November 4, 2019

GENRE | Ewan McGregor Shines On – 'Doctor Sleep' Awakens

"You shine on."
Ewan McGregor Mike Flanagan | Stephen King's Doctor Sleep

Genre filmmaker Mike Flanagan takes on the unenviable task of following up both the iconic legacies of master filmmaker Stanley Kubrick and famed author Stephen King in a sequel to both versions of The Shining. Doctor Sleep follows a grown-up Danny Torrance, last seen as a tike riding his big wheel and played soulfully as an adult by Ewan McGregor, thirty years later as he reconciles his supernatural powers with his childhood experiences in the spooky Overlook Hotel.

Doctor Sleep's complicated dark fantasy horror narrative explains much of the more serialized supernatural elements of King's terrifying 1977 novel (and his belated 2013 sequel of which this film is adapted from) Kubrick notoriously excised—much to the author's famous objections. The very clunky exposition and rough first act overexplain Danny's inherited alcoholism and trauma as he shuns his "shining" mind-reading gifts to get sober and lead a quiet life where he helps the elderly peacefully transition into death.

Danny's past and shining abilities are awakened when a powerful teenage girl Abra (newcomer Kyliegh Curran, the heart of the film), reveals her vast powers to others who also have the shining. Enter a playfully diabolical Rebecca Ferguson, as Rose the Hat, who leads a coven of like-minded nomadic demon-types who feed on the "steam" or soul and essence of others with shining powers. These life-sucking "True Knot" gang of generic horror villains are by far the most difficult element translated from the book to accept with their clunkily unclear decades-long motivations.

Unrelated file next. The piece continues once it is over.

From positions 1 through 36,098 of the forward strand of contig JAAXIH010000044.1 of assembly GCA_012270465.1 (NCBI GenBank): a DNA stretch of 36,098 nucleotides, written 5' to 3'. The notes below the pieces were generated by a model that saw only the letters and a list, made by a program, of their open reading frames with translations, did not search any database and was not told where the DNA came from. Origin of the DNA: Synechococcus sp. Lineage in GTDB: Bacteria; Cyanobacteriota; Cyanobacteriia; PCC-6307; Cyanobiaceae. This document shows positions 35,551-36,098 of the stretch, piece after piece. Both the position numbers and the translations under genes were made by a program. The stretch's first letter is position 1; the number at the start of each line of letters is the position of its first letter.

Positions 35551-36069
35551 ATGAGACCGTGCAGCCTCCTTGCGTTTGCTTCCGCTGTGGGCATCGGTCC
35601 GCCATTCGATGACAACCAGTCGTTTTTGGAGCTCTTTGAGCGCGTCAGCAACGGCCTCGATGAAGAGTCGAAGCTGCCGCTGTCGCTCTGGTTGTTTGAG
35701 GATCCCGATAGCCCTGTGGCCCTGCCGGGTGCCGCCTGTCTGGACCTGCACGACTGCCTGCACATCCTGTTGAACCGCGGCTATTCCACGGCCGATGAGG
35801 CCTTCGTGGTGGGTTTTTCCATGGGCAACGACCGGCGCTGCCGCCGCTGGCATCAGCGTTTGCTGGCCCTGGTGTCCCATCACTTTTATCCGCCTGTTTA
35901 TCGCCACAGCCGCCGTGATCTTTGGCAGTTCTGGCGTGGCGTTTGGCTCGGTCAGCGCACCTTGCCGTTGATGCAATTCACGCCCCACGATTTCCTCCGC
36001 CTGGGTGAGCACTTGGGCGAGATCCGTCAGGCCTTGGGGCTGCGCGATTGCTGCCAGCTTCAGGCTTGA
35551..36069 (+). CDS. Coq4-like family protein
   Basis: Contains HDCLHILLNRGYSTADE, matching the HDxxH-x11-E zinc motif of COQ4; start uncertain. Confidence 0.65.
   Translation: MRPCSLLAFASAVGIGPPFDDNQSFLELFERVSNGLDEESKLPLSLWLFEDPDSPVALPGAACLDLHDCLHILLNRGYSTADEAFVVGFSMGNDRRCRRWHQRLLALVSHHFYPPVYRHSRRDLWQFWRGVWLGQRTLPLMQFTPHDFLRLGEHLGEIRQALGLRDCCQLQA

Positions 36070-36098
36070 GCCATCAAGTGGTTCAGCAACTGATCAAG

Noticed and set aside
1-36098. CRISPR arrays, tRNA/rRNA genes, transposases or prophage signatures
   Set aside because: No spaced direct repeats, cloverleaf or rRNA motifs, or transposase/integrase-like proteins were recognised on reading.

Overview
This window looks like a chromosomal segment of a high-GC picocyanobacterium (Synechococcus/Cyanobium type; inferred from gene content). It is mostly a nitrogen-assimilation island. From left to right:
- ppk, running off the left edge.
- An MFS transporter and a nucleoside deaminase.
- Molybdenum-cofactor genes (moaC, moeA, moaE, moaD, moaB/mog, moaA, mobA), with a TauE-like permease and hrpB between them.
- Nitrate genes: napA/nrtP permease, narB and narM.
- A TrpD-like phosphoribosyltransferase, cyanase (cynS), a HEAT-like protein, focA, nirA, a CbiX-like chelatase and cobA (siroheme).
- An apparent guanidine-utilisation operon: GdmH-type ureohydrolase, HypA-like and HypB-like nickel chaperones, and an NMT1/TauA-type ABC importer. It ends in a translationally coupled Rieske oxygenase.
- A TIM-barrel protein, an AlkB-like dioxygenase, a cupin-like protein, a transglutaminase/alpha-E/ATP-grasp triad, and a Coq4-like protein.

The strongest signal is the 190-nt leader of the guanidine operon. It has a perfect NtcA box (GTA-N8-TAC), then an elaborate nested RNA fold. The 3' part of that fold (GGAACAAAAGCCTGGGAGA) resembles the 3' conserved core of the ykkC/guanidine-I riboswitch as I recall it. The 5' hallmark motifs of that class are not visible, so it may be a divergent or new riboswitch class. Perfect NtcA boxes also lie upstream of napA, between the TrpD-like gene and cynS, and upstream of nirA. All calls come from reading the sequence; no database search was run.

Ewan McGregor Kyliegh Curran Mike Flanagan | Stephen King's Doctor Sleep

Once all the mystical powers are established and the story kicks into gear, the inconsistent rules make for some goofy scenes of steam-sucking life powers and transportive mind-reading visions that evoke the cinematic mutant powers of X-Men more than anything else.

Doctor Sleep is much more about reliving trauma and literalizing cycles of abuse than the well-known horror beats of King or Kubrick's interconnected works. Clocking in at a healthy two-and-a-half hours, the film struggles at times to balance all the competing elements of both novels and the 1980 film it's simultaneously sequel-izing.

Flanagan mostly succeeds in avoiding rehashing Kubrick and King's material and legacy despite often remaking and recreating some of their more iconic moments from The Shining. His vision of Doctor Sleep is much more cerebral and enthralling in its emotional stakes. It's a cinematic reckoning that impresses more than it sometimes misses.

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